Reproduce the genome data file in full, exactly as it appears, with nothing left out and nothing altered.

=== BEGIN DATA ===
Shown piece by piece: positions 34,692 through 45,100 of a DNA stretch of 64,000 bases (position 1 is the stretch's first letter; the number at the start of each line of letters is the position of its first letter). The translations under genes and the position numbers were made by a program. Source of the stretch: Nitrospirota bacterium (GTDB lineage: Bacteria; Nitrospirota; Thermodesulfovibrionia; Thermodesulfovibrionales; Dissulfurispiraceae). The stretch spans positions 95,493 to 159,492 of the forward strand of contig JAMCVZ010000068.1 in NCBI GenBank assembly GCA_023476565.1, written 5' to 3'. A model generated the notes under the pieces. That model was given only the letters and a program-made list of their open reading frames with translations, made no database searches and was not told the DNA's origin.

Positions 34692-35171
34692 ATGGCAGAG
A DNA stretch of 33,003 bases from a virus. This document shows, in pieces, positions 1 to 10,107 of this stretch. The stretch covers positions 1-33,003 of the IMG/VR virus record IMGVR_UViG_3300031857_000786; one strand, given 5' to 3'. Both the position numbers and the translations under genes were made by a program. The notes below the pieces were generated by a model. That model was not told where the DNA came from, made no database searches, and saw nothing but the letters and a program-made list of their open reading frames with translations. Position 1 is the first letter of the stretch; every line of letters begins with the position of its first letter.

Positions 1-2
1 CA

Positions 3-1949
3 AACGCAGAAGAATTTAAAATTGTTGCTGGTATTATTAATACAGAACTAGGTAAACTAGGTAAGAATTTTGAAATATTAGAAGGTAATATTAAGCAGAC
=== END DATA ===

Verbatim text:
Shown piece by piece: positions 34,692 through 45,100 of a DNA stretch of 64,000 bases (position 1 is the stretch's first letter; the number at the start of each line of letters is the position of its first letter). The translations under genes and the position numbers were made by a program. Source of the stretch: Nitrospirota bacterium (GTDB lineage: Bacteria; Nitrospirota; Thermodesulfovibrionia; Thermodesulfovibrionales; Dissulfurispiraceae). The stretch spans positions 95,493 to 159,492 of the forward strand of contig JAMCVZ010000068.1 in NCBI GenBank assembly GCA_023476565.1, written 5' to 3'. A model generated the notes under the pieces. That model was given only the letters and a program-made list of their open reading frames with translations, made no database searches and was not told the DNA's origin.

Positions 34692-35171
34692 ATGGCAGAG
A DNA stretch of 33,003 bases from a virus. This document shows, in pieces, positions 1 to 10,107 of this stretch. The stretch covers positions 1-33,003 of the IMG/VR virus record IMGVR_UViG_3300031857_000786; one strand, given 5' to 3'. Both the position numbers and the translations under genes were made by a program. The notes below the pieces were generated by a model. That model was not told where the DNA came from, made no database searches, and saw nothing but the letters and a program-made list of their open reading frames with translations. Position 1 is the first letter of the stretch; every line of letters begins with the position of its first letter.

Positions 1-2
1 CA

Positions 3-1949
3 AACGCAGAAGAATTTAAAATTGTTGCTGGTATTATTAATACAGAACTAGGTAAACTAGGTAAGAATTTTGAAATATTAGAAGGTAATATTAAGCAGAC